While the zero results rate is an easy indicator to compute, we do recognize that it is low resolution and of limited value. A big swing up or down is a cause for concern—so it's a good metric to track on the dashboards—but getting it to zero is no longer a goal. One of my earliest write-ups covers lots of cases that do, in fact, deserve no results (the write up itself is a bit of a mess—sorry).

Mikhail's Zero to Hero analysis, which Deb linked to in the email, highlights the text characteristics that are most often associated with zero results. While zero results may be appropriate, a very high failure rate points to places where we could possibly make improvement.

An area that I'd identified earlier in my research was queries in the wrong language, so now we run language detection on poorly performing queries for some wikipedias and search other more appropriate wikipedias. As an example, a search in Russian on English Wikipedia can show results from Russian Wikipedia.

Two areas that Mikhail's report found as potentially high-impact (both relatively common and relatively unsuccessful query types) were queries with question marks and queries with quotation marks. I did a quick analysis of both and found that they did look promising. This led to a more thorough analysis of dropping question marks, and eventually a change in the question mark syntax that makes naive use of question marks behave as a naive searcher would expect.

Quotes are harder, because as you point out, the query you intend (with quotes) and the modified query (without quotes) are not the same query. We would of course want to show the "before" and "after" like we do with "Did You Mean" queries, and cross-wiki searches based on language detection (as above).

The actual implementation of quote removal is complicated by the fact that it could interact with Did You Mean, language detection, sister-wiki results (as discussed in Deb's email), the modified question mark syntax, and other forms of "second chance" searches we might implement in the future. We have an outline of the problem and the beginning of a discussion of how to deal with it, but it's not high on the priority list right now.

So, to sum up, what Deb was referring to in her email was the idea of automatically/"by default" taking poorly-performing queries that have quotes and re-processing them without the quotes, rather than relying on the user do it, if they choose to and they realize that it could help. The UI for such a process would include the before and after versions, as you suggest. Again, sorry for the confusion.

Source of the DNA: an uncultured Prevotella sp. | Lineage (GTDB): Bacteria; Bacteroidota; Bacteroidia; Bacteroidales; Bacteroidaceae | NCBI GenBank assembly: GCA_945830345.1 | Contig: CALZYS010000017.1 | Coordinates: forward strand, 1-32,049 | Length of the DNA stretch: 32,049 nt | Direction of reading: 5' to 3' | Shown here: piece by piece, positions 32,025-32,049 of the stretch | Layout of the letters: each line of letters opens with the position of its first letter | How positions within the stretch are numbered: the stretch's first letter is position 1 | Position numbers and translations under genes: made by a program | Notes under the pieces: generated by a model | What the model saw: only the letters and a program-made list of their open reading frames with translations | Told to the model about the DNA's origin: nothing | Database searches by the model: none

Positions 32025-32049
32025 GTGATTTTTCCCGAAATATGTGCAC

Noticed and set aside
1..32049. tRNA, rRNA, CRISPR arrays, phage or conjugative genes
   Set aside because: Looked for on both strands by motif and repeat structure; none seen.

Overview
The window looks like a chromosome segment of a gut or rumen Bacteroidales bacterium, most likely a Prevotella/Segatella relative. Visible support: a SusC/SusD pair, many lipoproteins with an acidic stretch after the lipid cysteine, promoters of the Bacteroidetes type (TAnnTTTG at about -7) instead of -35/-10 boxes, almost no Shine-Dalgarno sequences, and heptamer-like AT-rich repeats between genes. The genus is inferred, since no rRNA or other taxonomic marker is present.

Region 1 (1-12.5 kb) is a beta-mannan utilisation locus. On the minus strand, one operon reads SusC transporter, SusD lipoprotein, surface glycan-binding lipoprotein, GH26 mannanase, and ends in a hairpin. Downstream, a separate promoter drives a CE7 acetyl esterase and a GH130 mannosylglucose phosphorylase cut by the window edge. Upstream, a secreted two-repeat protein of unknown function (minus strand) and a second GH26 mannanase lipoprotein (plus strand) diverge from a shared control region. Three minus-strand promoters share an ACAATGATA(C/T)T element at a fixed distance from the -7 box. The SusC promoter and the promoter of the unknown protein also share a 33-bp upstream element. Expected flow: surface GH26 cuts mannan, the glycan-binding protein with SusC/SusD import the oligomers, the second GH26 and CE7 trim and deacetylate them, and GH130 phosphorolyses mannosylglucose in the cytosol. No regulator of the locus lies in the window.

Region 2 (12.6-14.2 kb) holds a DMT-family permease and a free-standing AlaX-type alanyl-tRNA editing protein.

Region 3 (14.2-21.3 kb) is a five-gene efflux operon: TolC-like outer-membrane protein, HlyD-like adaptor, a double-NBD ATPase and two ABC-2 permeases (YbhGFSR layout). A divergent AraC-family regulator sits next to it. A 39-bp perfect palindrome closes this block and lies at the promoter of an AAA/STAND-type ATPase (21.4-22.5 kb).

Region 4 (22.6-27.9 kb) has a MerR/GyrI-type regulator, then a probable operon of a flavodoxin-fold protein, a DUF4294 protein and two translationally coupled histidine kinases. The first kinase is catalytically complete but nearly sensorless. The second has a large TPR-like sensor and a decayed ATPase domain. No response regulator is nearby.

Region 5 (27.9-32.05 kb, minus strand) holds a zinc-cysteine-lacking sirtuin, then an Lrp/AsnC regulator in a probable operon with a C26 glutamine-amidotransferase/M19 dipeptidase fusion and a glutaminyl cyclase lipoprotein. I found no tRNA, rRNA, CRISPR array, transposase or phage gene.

Alsee (talkcontribs)

Thanks, sounds good. The links you gave were interesting too. It's a very curious detail that zero-results from Ireland are 1/3 the zero rate from Australia. By the way, I found and fixed the 'paperr' typo mentioned in your research. Chuckle. It remained in that article for two years.

TJones (WMF) (talkcontribs)

I wonder if the Australian numbers are still coming from the National Library of Australia. They had a glitch that seemed to be converting quotation marks to " and then presumably sanitizing that to plain quot—which makes for a poor search term.

Thanks for fixing paperr. I have to fight against the urge to go on an error-fixing spree when I stumble across them, especially semi-systematic ones. One of my favorites is when people accidentally type one letter in another character set. There are at least dozens of cases of Cyrillic о used in place of Latin o on English Wikipedia. Depending on your font, they are indistinguishable–but it messes up searching for those words.

Alsee (talkcontribs)

Error-fixing sprees are always welcome, chuckle. Tho I guess it's not supposed to interfere with your paid job. If you discover come group of errors that need clean up, you could post it to EN:WP:VPM (Village Pump Miscellaneous). There's a good chance someone will pick up the task.

I just tried looking for cases of Cyrillic о you mentioned. I get 10,595 hits for the letter. I tried to narrow the search somewhat, I got to 4,583 hits for о -Cyrillic -insource:"«о". Scanning through a bunch of the hits, all I could find was clear cases of Russian text containing the letter.

Do you have any suggestion on how to find cases that need cleanup?

TJones (WMF) (talkcontribs)

> Do you have any suggestion on how to find cases that need cleanup?

Sure! The idea is that it's very unlikely that you'd have a Cyrillic Letter next to a Latin letter in a word—possible, but unlikely. So, you want an insource regex search for any Latin character next to a Cyrillic character, or vice versa. It's an expensive query and it times out—fortunately we now get partial results!—so you can break it into two pieces that are still too expensive, but less so that one combined regex:

  • insource:/[А-Яа-яЅІЈѕіј][A-Za-z]/ — a Cyrillic character followed by a Latin character
  • insource:/[A-Za-z][А-Яа-яЅІЈѕіј]/ — a Latin character followed by a Cyrillic character

You do get false positives like "KoЯn" and "NGiИX". You also get unexpected typos like "LГhomme Amérindien dans son environnement" which is almost certainly supposed to start with "L'homme".

I think the two most common sources of actual errors are probably

  • Users of phonetic keyboards—these keyboards have, for example, the Russian letters on the same keys as their English counterparts, so you can't tell if you mis-typed a Cyrillic or Latin o because they are the same key.
  • People working on Serbian or Macedonian topics that don't have ready access to keyboards for those languages and so substitute non-Russian Cyrillic ЅІЈѕіј with Latin SIJsij.

You could extend this with more accented Cyrillic and Latin letters, but this is a good start.

Reply to "Quotes in search"